For if the flies!
This is a common expression in Spain (and probably in other Spanish-speaking countries) used as a “disclaimer”: you are doing something “just in case”, because “better safe than sorry”, etc.
I’m taking 50 euros to buy the paper… for if the flies!
No matter how hard you try to give a linguistic explanation, the expression doesn’t make any literal sense and, syntactically, it’s pure anacoluthon; but it’s one of Spanish’s guilty pleasures.
In a humorous way, Spaniards use it in an English literal translation (because it’s the only way), very Spanglish, and this translation is already consolidated and any Spaniard understands it: “for if the flies!“.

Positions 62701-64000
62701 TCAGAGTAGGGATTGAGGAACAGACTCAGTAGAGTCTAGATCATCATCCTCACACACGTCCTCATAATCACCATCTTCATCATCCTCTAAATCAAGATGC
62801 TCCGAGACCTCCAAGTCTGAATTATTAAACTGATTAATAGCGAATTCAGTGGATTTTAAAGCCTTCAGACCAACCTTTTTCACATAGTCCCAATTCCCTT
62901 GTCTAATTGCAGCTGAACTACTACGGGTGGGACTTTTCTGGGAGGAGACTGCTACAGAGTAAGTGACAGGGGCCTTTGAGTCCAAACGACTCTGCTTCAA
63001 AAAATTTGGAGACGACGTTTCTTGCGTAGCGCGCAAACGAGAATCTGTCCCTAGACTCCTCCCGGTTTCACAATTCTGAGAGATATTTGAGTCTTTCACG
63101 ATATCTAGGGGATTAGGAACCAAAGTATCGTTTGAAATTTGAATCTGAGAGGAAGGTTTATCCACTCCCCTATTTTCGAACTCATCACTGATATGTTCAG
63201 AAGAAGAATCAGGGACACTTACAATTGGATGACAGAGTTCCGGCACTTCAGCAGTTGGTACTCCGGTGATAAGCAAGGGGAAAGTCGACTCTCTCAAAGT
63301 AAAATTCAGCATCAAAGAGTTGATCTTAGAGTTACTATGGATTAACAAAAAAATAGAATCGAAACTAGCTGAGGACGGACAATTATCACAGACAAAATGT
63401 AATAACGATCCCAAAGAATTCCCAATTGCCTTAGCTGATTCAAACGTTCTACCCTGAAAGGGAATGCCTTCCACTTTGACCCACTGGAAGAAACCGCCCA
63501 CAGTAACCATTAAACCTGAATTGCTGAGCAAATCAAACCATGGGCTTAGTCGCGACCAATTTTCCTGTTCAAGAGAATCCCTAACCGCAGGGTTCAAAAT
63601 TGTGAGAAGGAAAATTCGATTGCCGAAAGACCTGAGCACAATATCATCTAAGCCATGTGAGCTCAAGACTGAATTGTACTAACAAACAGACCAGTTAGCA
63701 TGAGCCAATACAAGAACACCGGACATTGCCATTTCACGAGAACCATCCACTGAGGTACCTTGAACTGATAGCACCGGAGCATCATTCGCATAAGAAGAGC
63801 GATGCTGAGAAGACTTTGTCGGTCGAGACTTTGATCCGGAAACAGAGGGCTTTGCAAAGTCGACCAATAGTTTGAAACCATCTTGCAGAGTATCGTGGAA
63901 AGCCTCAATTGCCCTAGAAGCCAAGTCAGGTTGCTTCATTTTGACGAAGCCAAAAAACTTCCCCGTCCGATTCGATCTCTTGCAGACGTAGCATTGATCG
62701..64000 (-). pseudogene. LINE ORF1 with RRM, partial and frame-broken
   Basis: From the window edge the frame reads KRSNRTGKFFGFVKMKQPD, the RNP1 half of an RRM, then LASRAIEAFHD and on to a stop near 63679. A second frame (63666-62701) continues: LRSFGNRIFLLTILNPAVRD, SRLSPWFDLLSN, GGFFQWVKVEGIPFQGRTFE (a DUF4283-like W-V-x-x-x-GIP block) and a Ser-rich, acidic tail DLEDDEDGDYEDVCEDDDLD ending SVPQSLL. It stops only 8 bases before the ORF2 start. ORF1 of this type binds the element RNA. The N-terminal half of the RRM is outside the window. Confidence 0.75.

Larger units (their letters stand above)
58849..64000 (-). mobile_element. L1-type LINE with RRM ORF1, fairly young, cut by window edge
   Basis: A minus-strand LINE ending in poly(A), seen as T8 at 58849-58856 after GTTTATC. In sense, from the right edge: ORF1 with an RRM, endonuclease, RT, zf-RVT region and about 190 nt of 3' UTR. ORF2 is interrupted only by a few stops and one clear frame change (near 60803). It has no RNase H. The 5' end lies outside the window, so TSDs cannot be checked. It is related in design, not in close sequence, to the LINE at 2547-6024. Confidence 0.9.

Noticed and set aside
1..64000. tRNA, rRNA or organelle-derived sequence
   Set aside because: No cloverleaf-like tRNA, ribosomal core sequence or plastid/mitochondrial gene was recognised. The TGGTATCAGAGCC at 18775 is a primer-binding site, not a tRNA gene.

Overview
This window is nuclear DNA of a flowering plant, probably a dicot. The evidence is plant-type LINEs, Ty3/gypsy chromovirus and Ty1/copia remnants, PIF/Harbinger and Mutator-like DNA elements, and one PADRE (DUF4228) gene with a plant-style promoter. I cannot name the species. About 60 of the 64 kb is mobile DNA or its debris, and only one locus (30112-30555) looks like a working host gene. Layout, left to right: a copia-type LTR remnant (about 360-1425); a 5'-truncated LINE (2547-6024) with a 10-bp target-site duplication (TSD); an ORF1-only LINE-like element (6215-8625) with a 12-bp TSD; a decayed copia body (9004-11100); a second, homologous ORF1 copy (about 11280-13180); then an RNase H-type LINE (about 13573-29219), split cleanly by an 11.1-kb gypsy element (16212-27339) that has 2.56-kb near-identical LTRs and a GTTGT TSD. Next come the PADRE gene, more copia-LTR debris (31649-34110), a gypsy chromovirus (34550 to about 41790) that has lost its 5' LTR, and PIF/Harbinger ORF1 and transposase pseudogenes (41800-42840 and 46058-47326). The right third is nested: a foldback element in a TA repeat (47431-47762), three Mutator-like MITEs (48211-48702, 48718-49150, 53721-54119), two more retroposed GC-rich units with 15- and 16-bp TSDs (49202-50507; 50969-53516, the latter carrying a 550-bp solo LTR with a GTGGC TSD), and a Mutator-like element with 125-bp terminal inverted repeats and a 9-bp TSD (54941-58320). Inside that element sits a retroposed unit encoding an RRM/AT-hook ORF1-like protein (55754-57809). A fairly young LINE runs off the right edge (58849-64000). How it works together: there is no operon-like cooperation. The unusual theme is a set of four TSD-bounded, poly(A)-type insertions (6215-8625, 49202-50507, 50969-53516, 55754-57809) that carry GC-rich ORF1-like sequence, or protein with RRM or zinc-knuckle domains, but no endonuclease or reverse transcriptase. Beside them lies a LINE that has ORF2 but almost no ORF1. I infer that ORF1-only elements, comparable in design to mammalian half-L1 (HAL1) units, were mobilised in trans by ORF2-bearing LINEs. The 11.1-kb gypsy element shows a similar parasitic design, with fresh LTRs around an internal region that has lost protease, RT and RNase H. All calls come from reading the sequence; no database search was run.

In Latin, we have but to translate it literally. I’ve chosen the nominative plural muscae in its “zero case” or “least marked case”. Being a completely anacoluthic construction, it’s only natural to use the least marked case, since it doesn’t have any real syntactic function.
Join the Latin from scratch course!
Theory without practice is absolutely useless!
With a one-time payment you'll have the full course forever, with all the theory explained in video (no dirty YouTube ads) and, most importantly, dozens of hours of practice analyzed and explained step by step by me on the screen. Join now!